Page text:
Fortunately, for several days before the Event, Bill gave us an extensive (and photographically rewarding) tour of the Park, based on his five years of photographing there. I would never have figured out nor enjoyed the Everglades as quickly without Bill’s expert guidance. I found birds and critters fun and challenging to shoot (especially with my equipment), and found the landscape remarkably variable and beautifully photogenic. Now I can’t wait to go back.

    As an aside, living with Atlanta traffic, I misunderstood the concept of traveling to a park to shoot birds. During any given rush hour here, you could see so many birds shot within such a short time that it gets old pretty quick. But I get it now.

    Believe it or not, just like in many other parks, there are signs denoting elevations in the Everglades. Unlike my experiences in some of the Western parks, however, it wasn’t any harder to breathe even at the highest elevations. I felt pretty much the same at the Elevation 4 Feet sign as I had earlier at the Elevation 3 Feet sign. Guess I’ve stayed in pretty good shape.

    My first morning in the Park started with a sunrise shoot over Florida Bay at Flamingo. So far so good. I’m in my comfort zone with my lenses, geared tripod head, focusing cloth, remote release, and the rest of my usual landscape kit.

    Sunrise at Flamingo

    Sun’s fully up now, so landscape photography is done. It’s off to nearby Eco Pond to shoot birds. Hey, these bloody things move! What’s up with that? And they’re relatively small. And relatively far away. And just as soon as I compose my shot, it’s either changed or gone. There goes my comfort zone. Continue reading

    Using a Focusing Cloth

    At a workshop in Redwood National and State Parks back in 2003, Jack Dykinga gave me one of the best pieces of advice I’ve ever received for getting better images in the field: Use a focusing cloth. It was simple, had been around just about as long as photography itself, yet was rarely used by anyone but large format shooters. I adopted it back then for use with my DSLR, and have been using it ever since. For me, it has become as essential as my tripod and cable release.

    It helps me compose and focus, both physically and mentally. With it, I can easily see anything on my LCD, regardless of the ambient light. It helps keep wind, sprinkles, and even flying bugs out of my eyes while I’m shooting, helping me concentrate on my subject. With it, it’s much easier for me to check the corners and edges of my frame, and to look for merges throughout the image. It even allows me to use the Depth of Field preview function, regardless of how dark the image becomes when I push the button!

    It’s become so important to me, that I bring a spare when I travel in case something happens to the first one in the field. And as a final bonus, many of my shooting buddies have encouraged me to use it all the time—even when I’m not shooting. They say it’s a fantastic fashion accessory that looks great over me.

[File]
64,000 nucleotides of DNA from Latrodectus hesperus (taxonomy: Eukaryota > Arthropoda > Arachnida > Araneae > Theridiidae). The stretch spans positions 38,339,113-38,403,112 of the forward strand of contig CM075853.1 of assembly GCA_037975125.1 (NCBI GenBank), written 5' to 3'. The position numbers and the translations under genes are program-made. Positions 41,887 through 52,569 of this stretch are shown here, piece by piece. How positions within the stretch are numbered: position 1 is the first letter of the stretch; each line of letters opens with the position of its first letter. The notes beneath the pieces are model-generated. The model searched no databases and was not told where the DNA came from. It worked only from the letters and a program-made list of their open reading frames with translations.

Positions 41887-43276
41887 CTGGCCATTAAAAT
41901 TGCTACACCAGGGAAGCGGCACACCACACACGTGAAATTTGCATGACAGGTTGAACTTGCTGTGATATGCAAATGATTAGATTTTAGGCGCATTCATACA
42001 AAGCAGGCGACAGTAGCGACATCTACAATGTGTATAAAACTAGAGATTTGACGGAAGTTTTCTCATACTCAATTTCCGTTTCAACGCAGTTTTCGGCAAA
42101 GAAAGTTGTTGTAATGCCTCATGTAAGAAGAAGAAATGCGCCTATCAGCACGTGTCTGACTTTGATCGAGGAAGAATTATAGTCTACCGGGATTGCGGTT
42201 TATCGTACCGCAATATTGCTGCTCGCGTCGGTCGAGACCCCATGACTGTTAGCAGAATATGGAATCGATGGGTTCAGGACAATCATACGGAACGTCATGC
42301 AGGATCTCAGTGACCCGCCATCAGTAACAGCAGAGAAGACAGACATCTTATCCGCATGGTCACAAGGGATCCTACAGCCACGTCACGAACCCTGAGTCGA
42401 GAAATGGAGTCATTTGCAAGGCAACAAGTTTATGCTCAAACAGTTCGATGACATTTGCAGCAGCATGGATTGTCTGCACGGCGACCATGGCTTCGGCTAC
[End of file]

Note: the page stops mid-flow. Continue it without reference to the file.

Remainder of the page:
My original focusing cloth, also known as a dark cloth, was a 36″x48″ Toyo-View focusing cloth that I got from B&H. After using it for a few years, I wanted something waterproof, breathable, darker, and more versatile. Besides, B&H no longer carried the Toyo-View cloth. After six months of testing various combinations of fabrics and Velcro placements, I now use my own Tom Vadnais Photography 36″x48″ waterproof focusing cloth. It’s an improved design that’s handmade right here in the USA, and is available only from me. Please e-mail me at tom@tomvadnais.com if you’re interested in ordering one directly (US$84 + US$5 shipping and handling to a US address). It’s black on the inside, to give you a dark area to shoot from, and white on the outside to reflect heat. There are strips of Velcro on both sides of one end that cinch the cloth around your lens, making it fast and easy to attach and remove when changing lenses in the field.

    Focusing Cloth in the Field

    After wrapping one end around your lens, the rest of the cloth simply drapes over your camera, your head and shoulders, and partially down your back. This eliminates most of the stray light around you, allowing you to see much better through your viewfinder. You can’t believe how much easier it is to concentrate on your composition and focusing when surrounded by relative darkness. It also allows you to see everything on your LCD, even in the brightest sunlight.

    As you can see from the photograph below, it can also help you blend in with any ghosts you may encounter when out shooting.

    Focusing Cloth and Ghost

    Now, do you have to spend US$84 on a commercially available waterproof dark cloth with Velcro. Of course you do—-if it’s one from me! Not really. A US$5 black bath towel from a discount store works just fine. You can drape the towel over your lens, camera, and head, as my friend Sue is doing during a workshop in the Smokies. (Her towel is dark blue, but is still effective. In general, though, you want a black cloth or towel, so you don’t have any visual color contamination while you’re shooting under it.)

    Sue with Dark Towel

    Like any other new tool in photography, using a dark cloth takes a little getting used to at first. Think back to when you first used a tripod, remote release, or any filters. But almost right away, you’ll likely find the benefits so outweigh any learning curve that you’ll adopt it full time. I did.